Transforming our world… by supporting future leaders

Mojan Majid, a third-year student and scholarship recipient, will make her contributions in data science. “It’s a combination of computer science and statistics,” she says, “getting valuable insights from data to solve a problem. I was a research assistant last year, and that’s something that I want to explore more. I worked in a computer science lab on a project regarding creating a messaging system to improve people’s mental health using machine learning.”

“I had a lot of financial worries,” she says, “because of the reduced value of the Iranian rial.” (Inflation in Iran has exceeded 30 per cent every year since 2019.) “I thought that I would need to work many hours every week to support my studies. But the scholarship has reduced my worries. Without it, continuing my studies would have been very difficult.”

Studying mathematical and physical sciences, second-year student Amirali Atrli says the scholarship helped him focus fully on his education. “I work part time, teaching math to my peers, but I didn’t feel pressured to reduce from my studies and work. The award meant I could do more physics, and I had the chance to go to the Canadian Undergraduate Physics Conference and present there.”

He’s proud of the storied tale of Iranian contributions to science, which include founding algebra, developing the world’s first hospital system, and early thought on the speed of light. “In science class they were talking about the first endeavours in optics and that was very endearing to hear,” he says.

“I’m happy that we value science so much today. When I look at papers and see Iranian scientists in various research teams, it makes me proud, and also hopeful for a future where this body of scientists isn’t scattered across the world and has the possibility to pursue what they aspire to at home.”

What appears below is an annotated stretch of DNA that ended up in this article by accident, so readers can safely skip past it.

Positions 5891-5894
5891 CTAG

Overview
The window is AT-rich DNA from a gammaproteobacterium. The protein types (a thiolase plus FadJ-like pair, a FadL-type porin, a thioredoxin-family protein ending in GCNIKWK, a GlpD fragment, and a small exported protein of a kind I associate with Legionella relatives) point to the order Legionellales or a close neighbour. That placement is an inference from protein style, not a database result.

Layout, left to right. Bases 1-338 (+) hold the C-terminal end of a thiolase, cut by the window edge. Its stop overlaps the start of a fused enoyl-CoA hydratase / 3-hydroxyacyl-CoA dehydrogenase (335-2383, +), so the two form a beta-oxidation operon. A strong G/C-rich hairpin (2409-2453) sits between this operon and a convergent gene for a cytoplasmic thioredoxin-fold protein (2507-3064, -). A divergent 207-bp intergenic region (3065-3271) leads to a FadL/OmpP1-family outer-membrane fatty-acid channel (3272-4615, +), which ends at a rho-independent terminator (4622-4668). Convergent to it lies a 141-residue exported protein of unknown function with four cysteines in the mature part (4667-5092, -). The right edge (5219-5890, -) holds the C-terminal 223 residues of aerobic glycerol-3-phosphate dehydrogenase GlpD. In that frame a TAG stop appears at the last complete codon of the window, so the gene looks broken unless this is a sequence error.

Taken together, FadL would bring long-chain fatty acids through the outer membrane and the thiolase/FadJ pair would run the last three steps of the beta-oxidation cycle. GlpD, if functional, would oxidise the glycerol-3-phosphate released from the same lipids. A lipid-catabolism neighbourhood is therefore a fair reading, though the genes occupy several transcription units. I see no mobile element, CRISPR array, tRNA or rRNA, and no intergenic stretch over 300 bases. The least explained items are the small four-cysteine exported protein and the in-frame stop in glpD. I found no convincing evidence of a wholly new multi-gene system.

You can help a student from Iran

Support for scholarships really is life-transforming, says Atrli. “I remember the day I heard about the scholarship: I was not sure if I was going to be able to pay my tuition on time. When I received the email, and I was so relieved! I was able to pay for my tuition, and could continue attending the university.”

Most of all, he says, “it’s an honour, because it’s in the memory of the people that we lost.” Majid agrees. “It’s not just the financial value. This is a legacy. It still breaks my heart, for they could have been here today.”

“Scholarships offer hope and support to young people often at pivotal moments in their lives,” said David Palmer, U of T’s Vice-President, Advancement and interim Vice-President, Communications. “Whether it enables them to focus fully on their studies or to try special projects, scholarships are extraordinary gifts that open life-changing doors of opportunity. Our matching offer is still available, and we’d love to work with you to increase the impact of these scholarships.”

In memory

Learn more about the U of T community members memorialized by the Iranian Student Memorial Scholarship Fund.

Mojtaba Abbasnezhad
Mohammad Asadi Lari
Zeynab Asadi Lari
Mohammad Amin Beiruti
Mohammad Amin Jebelli
Mohammad Salehe
Zahra Hasani
Mohammad Mahdi Elyasi

Courtesy of the Division of University Advancement